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Teenage Mutant Ninja Turtles (Xbox 360) artwork

Teenage Mutant Ninja Turtles (Xbox 360) review


"If you were a kid in the late 80s or early 90s, the Teenage Mutant Ninja Turtles were the ****. The cartoon was at the height of its popularity and merchandise was selling like hotcakes. Then, in 1989, TMNT graced the arcades, causing hardcore fans to wet themselves in joy. If you were one of those kids, you better gear up because the nostalgia is going to hit you like a brick wall. "



If you were a kid in the late 80s or early 90s, the Teenage Mutant Ninja Turtles were the ****. The cartoon was at the height of its popularity and merchandise was selling like hotcakes. Then, in 1989, TMNT graced the arcades, causing hardcore fans to wet themselves in joy. If you were one of those kids, you better gear up because the nostalgia is going to hit you like a brick wall.

The gameplay here is simple yet effective. Each turtle has an attack button and a jump button. Pressing both of those buttons at the same time unleashes their special attack, which, with the exception of Raphael, results in a one hit kill. Despite this simplicity, there’s a difference in the way each turtles plays, resulting in certain turtles being the best for certain situations. Donatello has the longest range, so he can effectively attack without getting hit back. Leonardo has a decent attack speed and range, though not as long as Donatello, so he’s the most balanced of the bunch. Raphael is the fastest when it comes to attacking, so it’s usually hard for enemies to counter-attack him, but he lacks range. Michelangelo also lacks range but is the best when it comes to combos. Enemies come at you from absolutely anywhere and everywhere, including Mousers, robots and a wide variety of Foot Ninja that wield spears, guns, throwing knives and even bombs. Yes, bombs. Bosses include Bebop, Rocksteady, Baxter, Krang and more. All these enemies bring us to another important point: the game’s difficulty. This game is HARD. You will die and you will die a lot. The difficulty is most likely there to prolong an otherwise short game. Luckily, the game offers unlimited lives in the single player mode, so you can finish the game no matter how bad you do.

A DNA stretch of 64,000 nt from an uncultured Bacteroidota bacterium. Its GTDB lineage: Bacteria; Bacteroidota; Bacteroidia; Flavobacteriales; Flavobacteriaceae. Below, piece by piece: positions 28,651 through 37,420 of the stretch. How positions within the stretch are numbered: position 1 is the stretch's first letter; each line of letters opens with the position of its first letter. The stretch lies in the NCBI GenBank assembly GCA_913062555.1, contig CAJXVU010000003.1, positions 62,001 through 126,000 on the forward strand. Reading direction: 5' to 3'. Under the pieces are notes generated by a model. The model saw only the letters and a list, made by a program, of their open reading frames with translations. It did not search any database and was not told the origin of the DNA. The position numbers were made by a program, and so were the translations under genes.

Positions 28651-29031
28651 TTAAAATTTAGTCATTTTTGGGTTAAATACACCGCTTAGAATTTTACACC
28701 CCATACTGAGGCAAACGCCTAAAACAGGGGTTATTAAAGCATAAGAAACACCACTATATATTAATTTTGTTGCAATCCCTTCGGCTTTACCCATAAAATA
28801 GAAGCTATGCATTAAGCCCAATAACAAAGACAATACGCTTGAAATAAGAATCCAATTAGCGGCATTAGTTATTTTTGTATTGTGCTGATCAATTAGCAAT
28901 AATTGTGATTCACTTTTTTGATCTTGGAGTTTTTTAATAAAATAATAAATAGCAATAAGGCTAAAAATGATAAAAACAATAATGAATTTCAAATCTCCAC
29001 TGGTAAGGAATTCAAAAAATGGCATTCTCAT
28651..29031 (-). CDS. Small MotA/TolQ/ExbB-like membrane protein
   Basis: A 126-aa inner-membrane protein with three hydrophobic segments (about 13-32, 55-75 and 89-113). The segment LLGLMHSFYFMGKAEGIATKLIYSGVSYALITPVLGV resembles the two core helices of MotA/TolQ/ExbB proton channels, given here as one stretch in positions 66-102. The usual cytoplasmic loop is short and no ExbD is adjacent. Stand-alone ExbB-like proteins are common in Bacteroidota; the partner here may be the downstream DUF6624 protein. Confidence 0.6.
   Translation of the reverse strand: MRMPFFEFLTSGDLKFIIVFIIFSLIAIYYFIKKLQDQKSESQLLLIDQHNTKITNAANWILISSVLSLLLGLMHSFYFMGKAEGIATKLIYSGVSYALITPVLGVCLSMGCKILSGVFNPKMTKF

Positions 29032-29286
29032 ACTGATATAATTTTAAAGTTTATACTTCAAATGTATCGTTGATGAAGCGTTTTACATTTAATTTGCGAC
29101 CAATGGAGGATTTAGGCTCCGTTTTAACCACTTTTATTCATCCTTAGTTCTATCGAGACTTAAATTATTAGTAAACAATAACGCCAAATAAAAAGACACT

Unfortunately, the online multiplayer isn’t as forgiving. You can play with up to three other players cooperatively and each player is awarded 20 lives. Now you may think that this makes the game easier, as four players can surely breeze through this game. Well, you, good sir or madam, are dead wrong. The more players you are, the more enemies the game throws at you and the harder the bosses are to defeat. This also poses a problem as, at times, there will be so much going on at once that you’ll lose find yourself searching for your turtle on the screen. Don’t get discouraged by this, however, as meeting the right players online will definitely help you improve. I also found it fun simply because you meet Turtles fans and will get into some good discussions over the Turtles, making the online multiplayer that much fun. As for the actual online setup, you can either join a quick match or create your own match, either public or private. The quick match works quite well and will almost always successfully pair you with players.

Being an arcade title for the 360, you also get a range of achievements to unlock over the course of the game. Some of the achievements, such as “Turtle Soup” (don’t get turned into a normal turtle when fighting Shredder) and “Strategy” (defeat Krang's robot, losing 10 health or less) can be quite challenging to get, but definitely aren’t impossible, so you’ll constantly be online trying to get them. The achievements system really helps add some replay value to an otherwise simple and short game that might get boring fast.

TMNT is an arcade title that will surely please all Turtles fans, whether they’re looking for some nostalgia or just a TMNT game to play with friends. It’s a short but fun title worth the $5 (400 points) price tag.

Rating: 8/10

sansname's avatar
Community review by sansname (March 22, 2007)

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